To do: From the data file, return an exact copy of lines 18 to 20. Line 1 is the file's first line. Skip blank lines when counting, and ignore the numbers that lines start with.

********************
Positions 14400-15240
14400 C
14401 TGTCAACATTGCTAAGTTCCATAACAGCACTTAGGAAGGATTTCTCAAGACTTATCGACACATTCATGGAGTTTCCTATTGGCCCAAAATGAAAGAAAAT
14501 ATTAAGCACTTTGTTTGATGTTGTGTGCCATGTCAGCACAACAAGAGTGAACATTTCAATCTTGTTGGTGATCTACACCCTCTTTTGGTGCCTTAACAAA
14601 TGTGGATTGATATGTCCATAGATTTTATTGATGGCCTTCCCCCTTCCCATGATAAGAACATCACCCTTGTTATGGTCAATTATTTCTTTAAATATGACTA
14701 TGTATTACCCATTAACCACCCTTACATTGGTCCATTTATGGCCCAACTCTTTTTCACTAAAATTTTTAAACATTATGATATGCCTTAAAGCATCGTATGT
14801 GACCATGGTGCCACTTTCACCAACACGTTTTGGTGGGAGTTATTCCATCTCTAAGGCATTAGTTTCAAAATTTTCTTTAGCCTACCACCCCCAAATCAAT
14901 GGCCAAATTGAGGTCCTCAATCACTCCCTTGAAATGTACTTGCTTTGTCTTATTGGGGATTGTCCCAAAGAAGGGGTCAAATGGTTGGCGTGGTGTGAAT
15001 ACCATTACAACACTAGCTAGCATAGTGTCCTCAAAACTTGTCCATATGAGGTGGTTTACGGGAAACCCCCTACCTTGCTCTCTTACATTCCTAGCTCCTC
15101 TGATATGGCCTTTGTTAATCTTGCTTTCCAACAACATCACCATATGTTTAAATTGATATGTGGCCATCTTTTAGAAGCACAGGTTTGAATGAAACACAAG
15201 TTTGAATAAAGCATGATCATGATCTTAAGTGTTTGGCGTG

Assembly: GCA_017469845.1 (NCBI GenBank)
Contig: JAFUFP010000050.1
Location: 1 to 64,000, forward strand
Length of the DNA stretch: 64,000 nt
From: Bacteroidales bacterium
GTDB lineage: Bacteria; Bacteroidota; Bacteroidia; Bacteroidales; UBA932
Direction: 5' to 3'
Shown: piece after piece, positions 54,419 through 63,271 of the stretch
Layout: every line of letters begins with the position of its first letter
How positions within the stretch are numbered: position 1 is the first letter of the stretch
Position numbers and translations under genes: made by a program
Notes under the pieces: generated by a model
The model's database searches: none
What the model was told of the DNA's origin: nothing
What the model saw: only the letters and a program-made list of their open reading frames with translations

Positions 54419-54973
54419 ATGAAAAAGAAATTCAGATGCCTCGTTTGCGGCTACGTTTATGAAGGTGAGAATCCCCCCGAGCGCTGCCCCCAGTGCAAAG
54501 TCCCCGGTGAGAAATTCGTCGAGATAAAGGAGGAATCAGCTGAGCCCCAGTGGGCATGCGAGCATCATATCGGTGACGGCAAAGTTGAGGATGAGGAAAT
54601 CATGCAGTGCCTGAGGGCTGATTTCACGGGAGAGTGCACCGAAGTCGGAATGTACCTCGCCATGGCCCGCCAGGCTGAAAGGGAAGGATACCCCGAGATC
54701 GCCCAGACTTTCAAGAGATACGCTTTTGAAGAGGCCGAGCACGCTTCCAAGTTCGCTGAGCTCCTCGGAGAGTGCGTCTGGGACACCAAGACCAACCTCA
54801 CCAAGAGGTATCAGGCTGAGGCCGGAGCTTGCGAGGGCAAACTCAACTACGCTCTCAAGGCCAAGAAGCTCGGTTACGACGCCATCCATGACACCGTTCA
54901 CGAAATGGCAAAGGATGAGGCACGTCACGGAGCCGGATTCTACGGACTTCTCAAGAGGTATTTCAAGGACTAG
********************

Direction: 5' to 3'
Shown: piece after piece, positions 54,419 through 63,271 of the stretch
Layout: every line of letters begins with the position of its first letter